GUEST POST by David Wellman © Ward Analytics Ltd 2017. All Rights Reserved

All Rows on One AMP – By Design (Part 2)

In an earlier article (link to All Rows on One AMP – By Design) I showed an alternative design for small reference tables which ensures that all rows in the table are stored on a single AMP. The design allows for single-AMP retrieval of the entire table, usually before joining, which uses fewer AWTs.

During a recent Teradata education class that I was teaching a student commented that most if not all of their reference tables were too large to use that approach because they all contain history rows (effectively they are ‘slowly changing dimensions’). I was asked if my proposed design could be extended for slightly larger reference tables.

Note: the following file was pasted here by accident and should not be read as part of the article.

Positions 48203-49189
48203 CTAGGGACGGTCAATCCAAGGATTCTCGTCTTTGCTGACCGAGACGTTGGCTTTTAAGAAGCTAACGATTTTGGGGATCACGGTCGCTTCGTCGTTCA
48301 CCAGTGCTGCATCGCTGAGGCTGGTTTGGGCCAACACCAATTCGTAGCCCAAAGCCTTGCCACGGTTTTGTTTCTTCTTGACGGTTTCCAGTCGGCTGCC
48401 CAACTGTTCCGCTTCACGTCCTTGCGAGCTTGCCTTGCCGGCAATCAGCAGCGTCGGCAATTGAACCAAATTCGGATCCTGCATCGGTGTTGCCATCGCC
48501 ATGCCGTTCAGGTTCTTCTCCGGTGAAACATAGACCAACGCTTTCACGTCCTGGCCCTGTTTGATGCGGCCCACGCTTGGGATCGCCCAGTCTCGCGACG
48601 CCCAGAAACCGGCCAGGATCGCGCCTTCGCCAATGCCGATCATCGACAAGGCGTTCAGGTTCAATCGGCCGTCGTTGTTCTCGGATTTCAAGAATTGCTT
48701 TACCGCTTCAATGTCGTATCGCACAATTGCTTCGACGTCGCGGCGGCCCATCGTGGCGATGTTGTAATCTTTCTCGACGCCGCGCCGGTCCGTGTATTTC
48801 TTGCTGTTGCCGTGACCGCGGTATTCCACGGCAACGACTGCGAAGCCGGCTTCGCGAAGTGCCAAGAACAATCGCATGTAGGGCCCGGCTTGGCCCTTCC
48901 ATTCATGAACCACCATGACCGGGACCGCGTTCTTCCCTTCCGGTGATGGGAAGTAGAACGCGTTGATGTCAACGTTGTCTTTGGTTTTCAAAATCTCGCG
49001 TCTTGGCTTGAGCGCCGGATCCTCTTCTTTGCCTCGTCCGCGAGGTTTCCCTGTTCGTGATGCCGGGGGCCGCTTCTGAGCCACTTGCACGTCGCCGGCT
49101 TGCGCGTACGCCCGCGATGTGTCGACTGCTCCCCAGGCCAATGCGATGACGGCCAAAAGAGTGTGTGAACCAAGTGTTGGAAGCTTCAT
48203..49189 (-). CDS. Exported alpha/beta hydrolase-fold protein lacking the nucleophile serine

This article discusses four design options that I’ve investigated as a result of those discussions.

During this investigation and testing, I also started working on Teradata 16.10 which includes the “Multiple Hash Maps” (MHM) feature which provides some options for the designs included here.

Three Scenarios– Small, Medium and Large

During the investigation and testing of this requirement, I quickly realized that the design needs to cater for different sizes of reference table. For this article I’ve described these as ‘Small’, ‘Medium’ and ‘Large’, with the definitions of these terms shown below:

 

Small The entire table fits into 1 or 2 data blocks (typically 1 – 2 MB of PERM space).

I suspect that such tables will often not contain any history of changes, the table only holds ‘current rows’.